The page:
The Globetrotter Cookbook

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Category: recipes (page 1 of 3)

Vegetables à Brás with The Yogi Wanderer

I love taking a peek at the gorgeous vegetarian recipes that are being cooked up around the world. Today, we’re stepping into  travel blogger, The Yogi Wanderer, Vanda’s kitchen to sample her amazing vegetarian rendition of the typical Portuguese dish, Bacalau à Brás. We instantly connected over the fact that we are both traveling vegetarians, and so I invited her to share her story and best travel tips!

vegetables a bras yogi wanderer

 

Meet Vanda!

meet vanda from the yogi wanderer

Born on the small island of Azores Archipelago, Portugal, Vanda always dreamed of exploring the world and taking a stab at living in a big city. Her first big adventure happened when she moved to Lisbon to study, and then went on to pursue a career as a journalist. But living in a big city with a steady job wasn’t satisfying. “I remember sitting on my desk at work, looking out the window and thinking, ‘There’s a whole world out there to explore!’ I felt trapped in a job and a place that didn’t feed my soul,” she tells me. She decided to do a complete 180 and jump head first into becoming a full-time yoga teacher to learn more about her purpose in life and to help others do the same.

Recently, she left Lisbon for Zurich with her boyfriend to finally quench the thirst of discovering the world outside Portugal. She writes about these inner and outer journeys on her blog, The Yogi Wanderer. Since dipping her feet into the life abroad, she has no regrets. “I think I would like to go back to Portugal one day…I miss the sun! But so far living abroad has taught me a lot about myself and the world and I wouldn’t trade this experience for anything.”

How do you travel?

gondolas Venice Italy Yogi wanderer

Taking in the gondolas in Venice, Italy.

Traveling is not always comfortable. “I’m not a backpacker, but I wouldn’t say I’m a luxury traveler. I guess I’m somewhere in the middle.” Ever the curious person, she’ll try anything once. “From camping to cruising, I can’t say no to a new experience!” Vanda also points out that although it’s a thrill to get a great deal, it’s nice to splurge on the occasional indulgence.

If Vanda could recommend one thing to travelers it would be to travel slowly. “I’ve been increasingly trying to put it into practice myself,” she laughs. “It’s easy to rush from one place to the next when you just start traveling and want to see the most of every destination. But sometimes the more you see the less you truly experience each place you visit. Traveling is not about collecting countries in your passport but authentically connecting with each location and people. As I see it, that’s also the only way to learn about the world and yourself through travel.” I couldn’t agree more.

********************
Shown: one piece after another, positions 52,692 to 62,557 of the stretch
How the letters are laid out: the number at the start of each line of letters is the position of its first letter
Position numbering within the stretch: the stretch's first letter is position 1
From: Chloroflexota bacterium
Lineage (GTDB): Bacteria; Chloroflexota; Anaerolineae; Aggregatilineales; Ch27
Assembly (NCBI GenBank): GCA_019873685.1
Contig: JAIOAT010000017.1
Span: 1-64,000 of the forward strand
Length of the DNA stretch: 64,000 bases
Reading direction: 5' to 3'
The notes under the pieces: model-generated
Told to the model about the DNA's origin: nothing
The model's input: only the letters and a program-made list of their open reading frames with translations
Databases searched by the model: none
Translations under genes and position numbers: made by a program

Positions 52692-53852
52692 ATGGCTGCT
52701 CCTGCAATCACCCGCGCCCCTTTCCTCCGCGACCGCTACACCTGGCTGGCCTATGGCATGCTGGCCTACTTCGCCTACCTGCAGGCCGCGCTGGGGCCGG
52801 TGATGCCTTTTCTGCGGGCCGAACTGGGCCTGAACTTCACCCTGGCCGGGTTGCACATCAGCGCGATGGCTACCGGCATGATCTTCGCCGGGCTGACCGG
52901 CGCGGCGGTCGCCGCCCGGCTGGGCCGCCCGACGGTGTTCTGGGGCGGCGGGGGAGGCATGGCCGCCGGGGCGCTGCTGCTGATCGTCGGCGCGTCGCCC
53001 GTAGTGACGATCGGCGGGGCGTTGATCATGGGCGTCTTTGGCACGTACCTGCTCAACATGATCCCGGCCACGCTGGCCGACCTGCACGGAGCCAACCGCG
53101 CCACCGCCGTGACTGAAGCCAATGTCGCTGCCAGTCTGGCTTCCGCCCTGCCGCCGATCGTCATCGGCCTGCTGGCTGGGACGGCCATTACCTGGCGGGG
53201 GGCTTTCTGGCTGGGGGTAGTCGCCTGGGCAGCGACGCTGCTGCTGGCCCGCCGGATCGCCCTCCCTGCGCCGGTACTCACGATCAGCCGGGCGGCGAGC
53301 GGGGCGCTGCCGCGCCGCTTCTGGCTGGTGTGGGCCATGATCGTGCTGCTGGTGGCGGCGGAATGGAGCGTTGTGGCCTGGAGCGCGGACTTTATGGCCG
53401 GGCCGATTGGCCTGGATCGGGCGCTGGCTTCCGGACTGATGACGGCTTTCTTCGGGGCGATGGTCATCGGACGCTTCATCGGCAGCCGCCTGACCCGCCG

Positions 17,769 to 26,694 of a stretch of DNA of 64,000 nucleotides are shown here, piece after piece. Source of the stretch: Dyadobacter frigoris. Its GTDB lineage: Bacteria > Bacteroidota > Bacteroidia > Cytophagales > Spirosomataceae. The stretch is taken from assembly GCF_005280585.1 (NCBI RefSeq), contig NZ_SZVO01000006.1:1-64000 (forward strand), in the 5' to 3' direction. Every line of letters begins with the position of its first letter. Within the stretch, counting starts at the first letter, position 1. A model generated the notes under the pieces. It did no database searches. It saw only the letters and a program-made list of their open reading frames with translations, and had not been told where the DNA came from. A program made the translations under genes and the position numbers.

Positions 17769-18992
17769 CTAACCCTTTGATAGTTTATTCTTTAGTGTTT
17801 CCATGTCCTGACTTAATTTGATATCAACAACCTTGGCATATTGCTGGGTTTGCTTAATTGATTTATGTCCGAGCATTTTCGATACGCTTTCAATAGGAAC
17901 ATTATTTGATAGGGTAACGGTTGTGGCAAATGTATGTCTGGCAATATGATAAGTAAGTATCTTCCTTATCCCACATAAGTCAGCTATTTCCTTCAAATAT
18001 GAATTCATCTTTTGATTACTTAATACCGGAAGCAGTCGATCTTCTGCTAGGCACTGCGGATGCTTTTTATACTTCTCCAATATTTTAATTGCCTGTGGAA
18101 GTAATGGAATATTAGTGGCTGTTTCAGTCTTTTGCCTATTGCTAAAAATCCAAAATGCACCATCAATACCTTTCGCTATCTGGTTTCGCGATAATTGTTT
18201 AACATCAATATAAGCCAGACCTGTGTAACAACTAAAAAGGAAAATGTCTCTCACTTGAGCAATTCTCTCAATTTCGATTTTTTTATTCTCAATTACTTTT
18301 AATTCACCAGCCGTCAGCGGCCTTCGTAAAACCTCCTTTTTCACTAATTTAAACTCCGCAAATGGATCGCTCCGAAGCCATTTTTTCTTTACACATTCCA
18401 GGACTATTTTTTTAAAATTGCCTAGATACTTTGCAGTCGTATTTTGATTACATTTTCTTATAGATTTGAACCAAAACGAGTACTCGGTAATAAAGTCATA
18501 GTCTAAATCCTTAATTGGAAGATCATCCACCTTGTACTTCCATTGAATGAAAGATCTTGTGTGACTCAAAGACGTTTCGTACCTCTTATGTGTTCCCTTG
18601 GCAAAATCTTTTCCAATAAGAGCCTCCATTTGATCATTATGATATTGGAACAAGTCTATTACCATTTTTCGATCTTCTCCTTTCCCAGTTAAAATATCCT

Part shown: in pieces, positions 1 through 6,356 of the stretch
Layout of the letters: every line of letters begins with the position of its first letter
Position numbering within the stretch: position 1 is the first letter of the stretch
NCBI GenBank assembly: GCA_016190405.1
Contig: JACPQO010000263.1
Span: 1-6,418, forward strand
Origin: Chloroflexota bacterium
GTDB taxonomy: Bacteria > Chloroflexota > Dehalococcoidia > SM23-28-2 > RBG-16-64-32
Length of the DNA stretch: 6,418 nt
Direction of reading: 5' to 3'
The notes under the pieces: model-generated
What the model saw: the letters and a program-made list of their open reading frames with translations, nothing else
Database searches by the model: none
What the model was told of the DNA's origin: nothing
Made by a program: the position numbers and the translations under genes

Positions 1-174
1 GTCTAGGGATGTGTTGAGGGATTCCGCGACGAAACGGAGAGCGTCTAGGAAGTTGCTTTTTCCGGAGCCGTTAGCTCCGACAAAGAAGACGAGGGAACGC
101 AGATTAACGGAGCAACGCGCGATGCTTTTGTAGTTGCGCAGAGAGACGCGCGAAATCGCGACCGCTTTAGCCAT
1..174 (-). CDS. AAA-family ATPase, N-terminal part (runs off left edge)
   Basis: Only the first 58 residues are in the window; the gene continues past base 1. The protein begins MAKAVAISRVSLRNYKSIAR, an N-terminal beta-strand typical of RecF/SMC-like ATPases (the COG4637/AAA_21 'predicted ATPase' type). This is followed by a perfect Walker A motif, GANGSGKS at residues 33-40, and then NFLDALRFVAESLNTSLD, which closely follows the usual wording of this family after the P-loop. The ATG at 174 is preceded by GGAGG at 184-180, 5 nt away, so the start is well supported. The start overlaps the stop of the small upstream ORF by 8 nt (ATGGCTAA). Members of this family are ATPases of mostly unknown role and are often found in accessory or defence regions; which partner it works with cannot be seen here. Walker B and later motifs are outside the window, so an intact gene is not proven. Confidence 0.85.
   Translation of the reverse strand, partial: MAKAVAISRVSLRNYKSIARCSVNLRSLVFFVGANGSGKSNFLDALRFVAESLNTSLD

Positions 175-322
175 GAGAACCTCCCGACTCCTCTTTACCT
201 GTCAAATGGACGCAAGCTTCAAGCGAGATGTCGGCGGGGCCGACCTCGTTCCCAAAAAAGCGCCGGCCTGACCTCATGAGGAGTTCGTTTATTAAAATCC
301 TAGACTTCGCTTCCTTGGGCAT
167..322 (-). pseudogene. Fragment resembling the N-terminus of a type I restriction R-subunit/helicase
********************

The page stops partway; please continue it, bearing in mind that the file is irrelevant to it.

Traveling as a vegetarian

Becoming a vegetarian was simply a natural step for Vanda after discovering Yoga and its philosophy of non violence towards other living beings. She has been an ethical vegetarian for seven years and holds the firm belief that animals are not resources born into this world for human consumption or entertainment. Plus, meat consumption is one of the main causes of climate change.

Vanda is a lot more optimistic than I am when it comes to having dietary restrictions when traveling. When asked if it affects her trips, she simply stated “No, it doesn’t affect it at all! There’s no place in the world where you can’t find some kind of vegetables or fruit, so I don’t really even think about it while I’m planning or enjoying my trips.” Her other top tip? When all is lost, find an Italian restaurant! They’re everywhere! Vanda’s favourite meal was even at an Italian/Mediterannean restaurant in Zagreb called Agava. She raves about their tagliolini pasta with pumpkin and gorgonzola cheese, cool vibe and service.

View of Zagreb, Croatia.

View of Zagreb, Croatia.

Nevertheless, when it comes to her home country of Portugal, she admits that the vegetarian food culture is still trying to catch wind and most locals find the concept altogether weird. Nevertheless, in the bigger cities like Lisbon, things are starting to change. One of the country’s most typical dishes, Bacalhau à Brás, gained its own veggie version, replacing the cod with vegetables. It’s her personal favourite, and lucky us, she’s willing to share!

Recipe time!

Ingredients for Vegetable à Brás

Ingredients for Vegetable à Brás

Vanda’s Vegetables à Brás recipe is simple, fast and oh so comforting. It is a perfect example of Mediterranean cuisine which highlights earthy veggie flavours without involving complicated spices to confuse the palate. I really recommend trying her recipe, but the beauty of this dish is that it is easily adaptable to whatever vegetables you have on hand. Delicious alone or drizzle over a little spicy Portuguese Piri Piri for a kick!

Print Recipe
Vegetables à Brás
This is a vegetarian remix of the traditional Portuguese dish, Bacalau à Brás courtesy of my friend Vanda from The Yogi Wanderer. Super quick to make and extremely adaptable to whatever veggies you need to use up in your fridge.
vegetables a bras yogi wanderer
Prep Time 5-10 minutes
Cook Time 10-15 minutes
Servings
people
Ingredients
Prep Time 5-10 minutes
Cook Time 10-15 minutes
Servings
people
Ingredients
vegetables a bras yogi wanderer
Instructions
  1. Clean and thinly slice the white leek stalks. You don't need the green parts for this recipe. Chop up the mushrooms and grate the carrot.
  2. Heat oil in a pan on medium heat. Add leeks and cook until soft, about 5 minutes. Add a pinch of salt to help them break down, but not too much as the shoestring potatoes will add saltiness to the dish.
  3. Once leeks are soft, add mushrooms and grated carrot. While the vegetables are cooking, beat the eggs with a fork or whisk until the yolks and whites are blended.
  4. Once veggies are cooked through, take the pan off the heat and mix in shoestring potatoes and eggs.
  5. Garnish with chopped parsley and olives and enjoy!
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Vegan Ceviche

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Vegan Ceviche